Picture a dinosaur. Huge, menacing creatures, they ruled the Earth for nearly 200 million years, striking fear with every ground-shaking stride. Yet these great beasts were no match for a six-mile wide meteor that struck near modern-day Mexico 65 million years ago, incinerating everything in its path. This catastrophic impact—called the Cretaceous/Tertiary orK/T extinction event—spelled doom for the dinosaurs and many other species. Some animals, however—including many small mammals—managed to survive.
How did they do it?
"They were better at escaping the heat," says Russ Graham, senior research associate in geosciences at Penn State. "It was the huge amount of thermal heat released by the meteor strike that was the main cause of theK/T extinction," Graham explains, adding that underground burrows and aquatic environments protected small mammals from the brief but drastic rise in temperature. In contrast, the larger dinosaurs would have been completely exposed, and vast numbers would have been instantly burned to death.
After several days of searing heat, the Earth's surface temperature returned to bearable levels, and the mammals emerged from their burrows, Graham notes. But it was a barren wasteland they encountered, one that presented yet another set of daunting conditions to be overcome.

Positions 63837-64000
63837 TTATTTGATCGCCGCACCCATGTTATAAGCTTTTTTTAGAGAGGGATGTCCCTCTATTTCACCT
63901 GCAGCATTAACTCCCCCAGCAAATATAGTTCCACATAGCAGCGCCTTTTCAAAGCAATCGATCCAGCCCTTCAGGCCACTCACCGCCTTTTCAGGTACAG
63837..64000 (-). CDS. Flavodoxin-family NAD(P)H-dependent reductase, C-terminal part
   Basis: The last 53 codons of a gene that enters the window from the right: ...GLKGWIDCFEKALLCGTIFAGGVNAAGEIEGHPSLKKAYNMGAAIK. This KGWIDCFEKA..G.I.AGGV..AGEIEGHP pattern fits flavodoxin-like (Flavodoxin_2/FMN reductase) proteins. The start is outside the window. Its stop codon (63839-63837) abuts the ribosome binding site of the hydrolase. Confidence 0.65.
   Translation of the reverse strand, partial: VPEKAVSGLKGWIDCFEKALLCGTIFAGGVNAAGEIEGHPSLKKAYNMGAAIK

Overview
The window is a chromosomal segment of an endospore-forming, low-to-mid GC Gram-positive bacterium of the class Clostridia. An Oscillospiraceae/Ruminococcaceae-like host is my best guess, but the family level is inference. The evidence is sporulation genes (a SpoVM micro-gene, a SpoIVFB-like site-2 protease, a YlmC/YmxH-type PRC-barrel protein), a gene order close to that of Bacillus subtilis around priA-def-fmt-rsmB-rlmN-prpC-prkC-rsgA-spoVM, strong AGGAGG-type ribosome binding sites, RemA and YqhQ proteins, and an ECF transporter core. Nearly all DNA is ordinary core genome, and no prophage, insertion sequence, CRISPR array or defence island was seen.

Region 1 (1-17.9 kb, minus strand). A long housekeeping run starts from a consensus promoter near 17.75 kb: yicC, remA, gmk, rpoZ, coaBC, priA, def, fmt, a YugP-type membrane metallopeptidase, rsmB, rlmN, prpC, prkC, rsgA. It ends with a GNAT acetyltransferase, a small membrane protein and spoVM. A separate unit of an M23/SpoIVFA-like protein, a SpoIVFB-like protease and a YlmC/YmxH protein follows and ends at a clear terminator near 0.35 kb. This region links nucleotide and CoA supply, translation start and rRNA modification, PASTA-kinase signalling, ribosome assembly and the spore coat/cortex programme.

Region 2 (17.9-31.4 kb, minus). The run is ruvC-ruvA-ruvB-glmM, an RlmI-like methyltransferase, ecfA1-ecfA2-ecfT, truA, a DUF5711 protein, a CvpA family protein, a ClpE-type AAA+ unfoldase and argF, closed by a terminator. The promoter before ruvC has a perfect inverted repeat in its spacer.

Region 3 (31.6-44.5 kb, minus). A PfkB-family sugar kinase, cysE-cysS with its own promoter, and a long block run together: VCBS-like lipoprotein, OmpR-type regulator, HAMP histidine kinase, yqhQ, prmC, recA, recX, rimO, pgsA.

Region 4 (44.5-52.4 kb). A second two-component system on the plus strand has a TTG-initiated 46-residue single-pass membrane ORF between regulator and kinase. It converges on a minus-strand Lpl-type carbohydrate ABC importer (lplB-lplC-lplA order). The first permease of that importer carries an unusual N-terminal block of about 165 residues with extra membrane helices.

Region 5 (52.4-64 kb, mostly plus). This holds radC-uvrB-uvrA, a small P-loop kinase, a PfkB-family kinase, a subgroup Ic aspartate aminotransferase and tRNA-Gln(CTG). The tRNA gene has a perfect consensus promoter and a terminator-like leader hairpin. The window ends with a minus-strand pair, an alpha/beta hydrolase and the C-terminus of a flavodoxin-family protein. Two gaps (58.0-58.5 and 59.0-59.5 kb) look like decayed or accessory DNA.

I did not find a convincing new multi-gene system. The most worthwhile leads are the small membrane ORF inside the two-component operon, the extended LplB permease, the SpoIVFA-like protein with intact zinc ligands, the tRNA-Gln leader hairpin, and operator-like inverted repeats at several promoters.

According to Graham, it was their diet which enabled these mammals to survive in habitats nearly devoid of plant life. "Even if large herbivorous dinosaurs had managed to survive the initial meteor strike, they would have had nothing to eat," he explains, "because most of the earth's above-ground plant material had been destroyed." Mammals, in contrast, could eat insects and aquatic plants, which were relatively abundant after the meteor strike. As the remaining dinosaurs died off, mammals began to flourish. Although representatives from other classes of animals also survived theK/T extinction—crocodiles, for instance, had the saving ability to take to water—mammals were clearly the main beneficiaries, and they have since spread to nearly every corner of the planet.
The reality of theK/T extinction was more violent and spectacular than a Hollywood blockbuster, Graham suggests, and we should be grateful that it was the meek (and non-picky eaters) who inherited the Earth. For it was these small mammals, quick to flee underground at the first sign of danger, that ensured the survival of a class of animals which would one day evolve into humans.
Russell Graham, Ph.D., is director of the Earth and Mineral Sciences Museum at Penn State. He can be reached at email@example.com.